Thursday, December 6, 2012

Science and Politics

When asked by GQ, Marco Rubio stumbled around the age of the universe, saying that how to reconcile the "multiple theories" including "recorded history" and "the Bible" "on how the universe was created" is "one of the great mysteries." After being widely mocked, he clarified that he actually shares Obama's view. According to Krugman, this is an illustration of a general Republican attitude: "If evidence seems to contradict faith, suppress the evidence."

The reality is, of course, that no one has first hand knowledge the age of the universe. Any answer is, structurally, an appeal to authority. On one side is the empirical materialism -- science -- that has given us cell phones and moon landings. On the other, for some of us, is the (biblical) faith that gives our lives structure, meaning and purpose. The evidence of religious faith, denied by Krugman, is powerfully experienced by believers. As Strauss taught, the attempt to reconcile "Athens" and "Jerusalem" -- what Rubio appeared to be doing in mixing "theologians" and "theories" -- bastardizes one or the other. For most of us, no longer 17 or 18, it is enough to understand that human truth is, by nature, limited and unstable -- an understanding shared, in other contexts, with liberals.

It is easy to note that conservatives have no monopoly on bad science. Beyond the obvious: While conservatives may deny global warming, progressives demand costly and by any scientific measure ineffective "solutions". When it suits them politically, liberals deny that science is capable of progress (and conversely..). In the end, Science mixes poorly with politics for the same reason it mixes poorly with religion: Politics in practice, as religion, requires tribal loyalty and fidelity to dogma.

Its important not to lose sight of the political issue at the heart of this: Whether, or to what degree, public schools ought accommodate the beliefs of parents.


  1. I disagree that "science mixes poorly with politics". The major driver of biomedical research in this country is the NIH, which is a political organization. Beyond bioscience, the evidence-based study of any subject is by definition a science (e.g. political science).

    People get the government they deserve. I think it is alarming how few American politicians understand any type of science, or demonstrate the ability to think scientifically. Republicans are far worse than Democrats on this regard although none of them are actual scientists of any stripe. In contrast China is run by engineers and they are outpacing us.

    You need to have a standard for what is taught in public schools. If you try to accommodate the individual beliefs of every parent, you will teach them no science and no history either. The standard society has agreed upon is evidence-based scientific theory. When these theories are challenged from a scientific standpoint, even a minority view, it gets discussed by judicial institutions. Most of the hot-button 'belief' issues have already been discussed, debated, and settled ad nauseum at a very high cost to the taxpayer. If anything the result has been *extremely* accommodating towards minority views with very little data to support them. New York is actually pretty conservative. Kentucky basically teaches Creationism alongside evolution. American society has gone out of its way and spent millions - perhaps billions - of dollars accommodating these minority views.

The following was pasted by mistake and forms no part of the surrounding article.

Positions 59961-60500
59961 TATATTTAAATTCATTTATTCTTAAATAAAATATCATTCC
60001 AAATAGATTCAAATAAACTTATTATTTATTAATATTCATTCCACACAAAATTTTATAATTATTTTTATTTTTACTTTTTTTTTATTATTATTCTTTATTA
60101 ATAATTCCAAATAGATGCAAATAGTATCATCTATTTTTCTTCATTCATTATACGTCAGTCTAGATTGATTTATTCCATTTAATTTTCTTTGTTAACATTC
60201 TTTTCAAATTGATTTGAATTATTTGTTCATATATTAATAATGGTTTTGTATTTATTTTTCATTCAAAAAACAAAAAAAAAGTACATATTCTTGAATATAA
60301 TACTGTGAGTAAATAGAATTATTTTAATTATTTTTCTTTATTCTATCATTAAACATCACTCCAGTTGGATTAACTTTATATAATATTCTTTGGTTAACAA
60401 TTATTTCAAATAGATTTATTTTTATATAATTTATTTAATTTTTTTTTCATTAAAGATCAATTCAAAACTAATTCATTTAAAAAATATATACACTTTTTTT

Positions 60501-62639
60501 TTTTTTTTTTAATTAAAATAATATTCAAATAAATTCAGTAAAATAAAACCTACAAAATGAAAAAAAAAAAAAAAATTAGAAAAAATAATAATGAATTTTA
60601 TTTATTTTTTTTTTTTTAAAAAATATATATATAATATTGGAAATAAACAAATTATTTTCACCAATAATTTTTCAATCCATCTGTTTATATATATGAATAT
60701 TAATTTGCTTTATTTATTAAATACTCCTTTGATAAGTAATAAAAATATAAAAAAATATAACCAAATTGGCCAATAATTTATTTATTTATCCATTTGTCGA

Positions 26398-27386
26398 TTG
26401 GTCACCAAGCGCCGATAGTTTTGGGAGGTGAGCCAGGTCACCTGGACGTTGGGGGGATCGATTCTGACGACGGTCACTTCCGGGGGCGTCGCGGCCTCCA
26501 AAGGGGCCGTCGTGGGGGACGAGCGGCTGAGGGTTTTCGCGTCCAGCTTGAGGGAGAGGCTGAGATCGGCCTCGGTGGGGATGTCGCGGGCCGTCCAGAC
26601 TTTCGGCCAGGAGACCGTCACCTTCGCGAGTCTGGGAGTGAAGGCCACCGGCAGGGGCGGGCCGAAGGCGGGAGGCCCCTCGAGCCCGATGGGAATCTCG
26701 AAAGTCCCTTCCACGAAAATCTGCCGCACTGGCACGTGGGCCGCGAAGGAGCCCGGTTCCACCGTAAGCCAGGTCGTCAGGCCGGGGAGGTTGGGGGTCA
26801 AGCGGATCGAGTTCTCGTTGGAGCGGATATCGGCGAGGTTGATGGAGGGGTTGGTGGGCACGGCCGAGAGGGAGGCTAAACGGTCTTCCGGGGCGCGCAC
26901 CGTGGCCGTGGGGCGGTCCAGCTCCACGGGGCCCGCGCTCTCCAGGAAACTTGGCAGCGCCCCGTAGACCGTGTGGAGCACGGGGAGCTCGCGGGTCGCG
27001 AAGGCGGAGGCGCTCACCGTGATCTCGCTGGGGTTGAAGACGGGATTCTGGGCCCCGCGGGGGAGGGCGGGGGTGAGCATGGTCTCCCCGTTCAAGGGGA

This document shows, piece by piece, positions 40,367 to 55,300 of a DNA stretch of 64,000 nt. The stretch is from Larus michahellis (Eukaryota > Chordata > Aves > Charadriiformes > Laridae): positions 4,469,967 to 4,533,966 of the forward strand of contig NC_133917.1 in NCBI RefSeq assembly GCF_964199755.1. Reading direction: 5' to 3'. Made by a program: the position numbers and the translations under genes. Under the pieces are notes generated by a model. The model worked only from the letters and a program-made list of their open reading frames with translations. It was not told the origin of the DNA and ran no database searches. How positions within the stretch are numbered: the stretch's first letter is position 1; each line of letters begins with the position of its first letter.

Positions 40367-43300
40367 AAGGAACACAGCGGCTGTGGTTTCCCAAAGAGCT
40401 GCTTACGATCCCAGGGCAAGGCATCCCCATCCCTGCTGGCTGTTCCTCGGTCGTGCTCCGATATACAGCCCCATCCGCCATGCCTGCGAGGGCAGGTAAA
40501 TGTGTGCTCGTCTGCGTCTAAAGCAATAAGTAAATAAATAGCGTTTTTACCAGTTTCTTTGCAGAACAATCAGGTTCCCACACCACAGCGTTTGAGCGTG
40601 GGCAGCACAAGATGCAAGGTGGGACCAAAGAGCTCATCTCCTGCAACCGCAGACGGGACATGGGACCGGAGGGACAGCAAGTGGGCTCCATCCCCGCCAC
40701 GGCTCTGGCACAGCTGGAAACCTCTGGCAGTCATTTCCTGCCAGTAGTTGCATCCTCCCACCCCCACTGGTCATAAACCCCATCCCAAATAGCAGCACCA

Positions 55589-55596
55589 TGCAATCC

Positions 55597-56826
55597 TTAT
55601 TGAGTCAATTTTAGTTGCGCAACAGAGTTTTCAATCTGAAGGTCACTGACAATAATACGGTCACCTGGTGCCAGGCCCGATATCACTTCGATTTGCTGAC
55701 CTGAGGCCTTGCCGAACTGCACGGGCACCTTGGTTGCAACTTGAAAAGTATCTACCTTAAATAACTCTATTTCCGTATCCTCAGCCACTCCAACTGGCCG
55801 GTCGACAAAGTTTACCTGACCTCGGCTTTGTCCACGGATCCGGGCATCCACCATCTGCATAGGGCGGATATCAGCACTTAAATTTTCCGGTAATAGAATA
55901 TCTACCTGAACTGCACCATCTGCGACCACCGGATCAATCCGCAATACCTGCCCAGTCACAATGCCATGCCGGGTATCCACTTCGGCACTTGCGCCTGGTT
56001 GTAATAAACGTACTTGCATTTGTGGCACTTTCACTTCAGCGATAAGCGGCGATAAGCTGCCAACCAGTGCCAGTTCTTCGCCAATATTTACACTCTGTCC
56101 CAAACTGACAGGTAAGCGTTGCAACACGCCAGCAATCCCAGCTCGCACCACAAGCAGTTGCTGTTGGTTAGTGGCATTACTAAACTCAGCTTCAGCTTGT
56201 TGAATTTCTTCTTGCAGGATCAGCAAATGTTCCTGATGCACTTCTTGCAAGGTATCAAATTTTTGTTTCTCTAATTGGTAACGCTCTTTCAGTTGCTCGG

As a scientist I will tell you that the fossil record has become quite secondary to genetic sequencing data which is in effect a "primary source" of biological history, just as we rely on historical texts to teach us history. The evidence for evolution and the age of the Earth was very concrete even before the era of genomics. It is now overwhelming.

    1. Hey! I appreciate the thoughtful comment.

      Certainly, not everything the government does is equally political. For example, we tend to see the Armed Forces as "beyond" politics. I would think this is generally true of the NIH, except when it intrudes more directly into the political arena (for example, over funding controversial research). Would you agree this less-political is far preferable to a more-political?

      Tangential, quibbles: There is certainly a distinction to be drawn between the "hard" and "social" sciences. And whatever else is involved, its certainly easier to "out-pace" when you aren't the "pace-car".

      I would question whether the assertion that "Republicans are far worse than Democrats" is, itself, evidence based.

      Its obviously true there needs to be some standards, but less true to say society has "agreed" to any, or that the matter is "settled" -- there is manifestly still political controversy. What may seem "*extremely* accommodating" to the politically powerful, is not experienced as such by their opponents.

      Would I be wrong to argue that the political push to teach "creationism" is, in large part, driven by the exclusion of more directly religious teaching from our public schools and the imposition of the "evidence-based scientific" standard. And that the (parallel) teaching of pseudo-science does far more harm to science education that the (parallel) teaching of more directly religious content would?